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// .: 1991. 321 c. ISBN 5-03-027324-4



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ATIM Die alttürkischen Inschriften der Mongolei. Spb.

ISFOu Journal de la Société finno-ougrienne. Helsinki.

MSFOu Mémoir de la Société finno-ougrienne. Helsinki.

RHR Revue de lhistoire des religions. Paris.



Summary.   ^


This book is the first one to investigate the Altaian Shamanism, an early and specific form of religion, which had developed gradually and naturally, without any personal founder, on the basis of an archaic dualistic outlook of the world, by worshiping and personifying Nature. The religion spread among Turkic and Mongol-language nomads of Central Asia as early as the beginning of A.D. and already had its own history.


The study was based on different historical sources, such as written ancient and medieval, ethnography, linguistics, archaeology, etc: with the predominance of ethnographical material. The latter were mainly represented by field material, collected by the author during half-century of systematic research of the Turkic peoples of the Altai-Sayan mountains and several regions of Central Asia. Of the great scientific significance is the information given by the professional shamans themselves, which eventually disappeared from the Altai region since the 1930s. This makes the data received from them unique. A personal check-list of professional shamans indicating their ethnic group clan and place of residence is given.


The information given by the shamans, its discussion, verification and crosschecking with each of them gave new reliable evidence defining the Altaian Shamanism as a religion. It became clear that many researches had not come to this conclusion because their scientific interest was generally concentrated on the figure of the shaman himself, his drum and his ritual clothes. The difficulty of the problem can also be explained by the absence of shamans sacred books or any other written regulations and commandments; of permanent shrines; of any confessional organization; of instruction in cult practice; of missionaries or any preaching of the shamans religion. The field material, in combination with the other sources, were of a great significance for studying the essence of this religion, which was an absolute belief that a mans fate and his every day life wholly depended on the will of Divinities arid Spirits inhabiting all zones of the Universe. It became possible to define the religions dogmas and canons, which appeared to be ciphered in symbols and semantics; in rites and in most significant sacred objects the drum and the shamans ritual dress.


The existence of this unwritten religion had been maintained for many centuries with the help of oral tradition and by means of symbolic encoding of its basics and principles in drawings on the drum; in wood-carving and sculptures on its vertical handle; in various forms of soft sculpture such as dolls symbolizing spirits; pendants and ribbons on the shamans clothes, etc. The stability of symbolism, semantics and sacred lexics and the names of the divinities is proved by their relationships, which can be traced from the ancient-Turic times.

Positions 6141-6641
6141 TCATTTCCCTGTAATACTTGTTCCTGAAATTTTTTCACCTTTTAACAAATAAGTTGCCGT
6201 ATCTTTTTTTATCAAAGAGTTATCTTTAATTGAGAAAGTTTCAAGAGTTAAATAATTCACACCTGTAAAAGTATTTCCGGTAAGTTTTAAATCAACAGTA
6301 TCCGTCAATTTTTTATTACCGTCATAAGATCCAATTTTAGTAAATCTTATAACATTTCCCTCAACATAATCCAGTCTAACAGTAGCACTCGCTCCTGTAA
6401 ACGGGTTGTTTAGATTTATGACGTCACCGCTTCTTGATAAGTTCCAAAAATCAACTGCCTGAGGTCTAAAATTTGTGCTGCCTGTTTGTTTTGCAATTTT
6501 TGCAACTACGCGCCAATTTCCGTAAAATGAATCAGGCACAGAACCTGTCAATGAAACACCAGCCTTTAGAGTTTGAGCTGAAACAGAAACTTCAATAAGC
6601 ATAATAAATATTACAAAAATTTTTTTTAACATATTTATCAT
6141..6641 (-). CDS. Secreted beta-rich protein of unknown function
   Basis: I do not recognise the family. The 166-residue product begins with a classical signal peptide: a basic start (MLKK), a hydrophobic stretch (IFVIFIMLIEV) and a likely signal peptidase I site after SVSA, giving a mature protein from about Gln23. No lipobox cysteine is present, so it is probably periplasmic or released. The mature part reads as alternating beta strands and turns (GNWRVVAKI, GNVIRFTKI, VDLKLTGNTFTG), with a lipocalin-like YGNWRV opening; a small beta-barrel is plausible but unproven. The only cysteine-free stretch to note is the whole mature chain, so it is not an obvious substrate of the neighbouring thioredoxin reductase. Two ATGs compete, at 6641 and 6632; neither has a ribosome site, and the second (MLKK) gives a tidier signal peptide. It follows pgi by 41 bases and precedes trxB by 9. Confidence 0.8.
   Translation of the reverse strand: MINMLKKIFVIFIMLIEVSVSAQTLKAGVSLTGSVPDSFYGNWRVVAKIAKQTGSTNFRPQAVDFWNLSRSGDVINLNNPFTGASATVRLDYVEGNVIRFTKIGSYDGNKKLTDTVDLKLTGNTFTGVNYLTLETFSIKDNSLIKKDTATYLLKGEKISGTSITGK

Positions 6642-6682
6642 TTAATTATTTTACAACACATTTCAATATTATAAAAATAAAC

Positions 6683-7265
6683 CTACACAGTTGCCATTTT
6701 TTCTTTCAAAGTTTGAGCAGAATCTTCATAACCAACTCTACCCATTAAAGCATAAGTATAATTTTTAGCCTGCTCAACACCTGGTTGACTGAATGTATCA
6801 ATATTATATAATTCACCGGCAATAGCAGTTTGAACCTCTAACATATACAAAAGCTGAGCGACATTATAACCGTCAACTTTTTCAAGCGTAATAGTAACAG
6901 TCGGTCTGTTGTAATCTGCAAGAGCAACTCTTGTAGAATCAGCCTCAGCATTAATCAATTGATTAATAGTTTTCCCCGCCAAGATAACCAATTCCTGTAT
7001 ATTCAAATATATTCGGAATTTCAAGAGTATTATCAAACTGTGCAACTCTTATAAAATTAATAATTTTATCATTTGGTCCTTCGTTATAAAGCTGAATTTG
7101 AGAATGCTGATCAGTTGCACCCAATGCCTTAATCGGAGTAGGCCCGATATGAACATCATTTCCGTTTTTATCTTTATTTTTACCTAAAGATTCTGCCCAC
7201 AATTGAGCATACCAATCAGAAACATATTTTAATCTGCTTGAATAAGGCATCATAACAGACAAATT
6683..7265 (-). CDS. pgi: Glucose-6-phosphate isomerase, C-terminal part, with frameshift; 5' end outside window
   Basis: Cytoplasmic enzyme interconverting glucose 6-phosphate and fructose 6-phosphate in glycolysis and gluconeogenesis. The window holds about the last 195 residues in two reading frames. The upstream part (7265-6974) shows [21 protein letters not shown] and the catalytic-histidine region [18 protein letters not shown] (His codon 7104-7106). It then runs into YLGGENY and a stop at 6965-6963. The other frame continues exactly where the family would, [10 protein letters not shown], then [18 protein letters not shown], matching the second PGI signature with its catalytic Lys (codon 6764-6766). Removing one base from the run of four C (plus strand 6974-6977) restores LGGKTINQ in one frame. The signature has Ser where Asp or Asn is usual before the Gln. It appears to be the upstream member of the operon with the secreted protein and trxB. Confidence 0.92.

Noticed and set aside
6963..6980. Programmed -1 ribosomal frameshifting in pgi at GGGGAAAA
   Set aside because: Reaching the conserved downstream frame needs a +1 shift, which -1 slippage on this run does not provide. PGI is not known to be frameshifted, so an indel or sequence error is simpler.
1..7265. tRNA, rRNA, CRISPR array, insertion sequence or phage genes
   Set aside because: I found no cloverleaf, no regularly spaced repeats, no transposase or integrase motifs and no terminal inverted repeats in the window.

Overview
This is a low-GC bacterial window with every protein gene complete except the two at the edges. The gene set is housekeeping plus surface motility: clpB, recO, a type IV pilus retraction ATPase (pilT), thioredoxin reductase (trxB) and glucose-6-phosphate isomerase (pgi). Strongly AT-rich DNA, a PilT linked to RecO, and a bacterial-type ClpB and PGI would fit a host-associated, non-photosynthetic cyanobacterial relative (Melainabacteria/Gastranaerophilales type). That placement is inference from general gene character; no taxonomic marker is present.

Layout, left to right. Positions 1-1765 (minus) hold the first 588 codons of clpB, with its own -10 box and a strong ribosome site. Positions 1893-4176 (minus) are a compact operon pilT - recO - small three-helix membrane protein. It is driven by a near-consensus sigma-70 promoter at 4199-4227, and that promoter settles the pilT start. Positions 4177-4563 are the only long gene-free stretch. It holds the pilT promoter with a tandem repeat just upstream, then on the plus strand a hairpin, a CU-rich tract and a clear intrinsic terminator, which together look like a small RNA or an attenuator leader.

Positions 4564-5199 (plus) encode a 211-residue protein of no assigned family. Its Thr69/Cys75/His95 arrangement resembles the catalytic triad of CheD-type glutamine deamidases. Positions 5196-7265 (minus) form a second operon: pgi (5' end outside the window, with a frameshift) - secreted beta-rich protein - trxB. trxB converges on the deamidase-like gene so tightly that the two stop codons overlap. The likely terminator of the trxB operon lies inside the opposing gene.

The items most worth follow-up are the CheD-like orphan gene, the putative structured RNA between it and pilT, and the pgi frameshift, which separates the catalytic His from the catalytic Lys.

An outstanding role in the maintenance of the religion was played by the professional shamans, who were believed to inherit their sacred power. They were considered the most powerful and proficient. The author was convinced of their qualification when he studied the shamans drum with the assistance of its owner. Thus, he managed to define a Drum as a major sacred object. It was impossible to become a shaman without a Drum. It served in shamanising by concentrating symbols reflecting theological and cult elements of Altaian Shamanism. During the Shamanising act the Drum symbolized either a riding animal for the shamans journey to some divinity or spirit through all zones of the Universe (the shaman could move from one zone to another a peculiarity of Altaian Shamanism) or the Drum could play the role of a boat in case the shaman had to cross a river. It could be also used as a weapon. The horizontal iron stick in a drum was named a bow-string and the pendants attached to that switch were called arrows. It was very important that a Drum symbolized a mobile shrine with some elements of its properties. The scheme of the Universe with its three vertical zones was painted on the leather cover of a drum. The planets and the stars which, according to the shamans reports, helped them to find their bearings


during the journey in the supernormal world, were placed in the upper sky zone. The middle ground zone was represented by several drawings of animals and birds, and one or two trees; the shamans spiritsassistants are iconographically portrayed there as well. The lowest, underground zone was symbolized by the drawings of snakes, frogs and water monsters, etc.


The author managed to obtain from professional shamans themselves the explanations about their sacred power and the mechanism of their journeys in the spiritual world. Their assistance was also used for studying and verifying of the shamans sacred duties, one of the most common being the diagnosing and healing of the sick. This function was based on the conception that the origin of sickness was due to the invasion by some disease-spirit or by the loss of persons soul. The current destinations and all other functions known from Altaian Shamans has been previously described in ancient and medieval written sources of Turic-language nomads. This was additional evidence for the ancient-Turic roots of Altaian Shamanism.
































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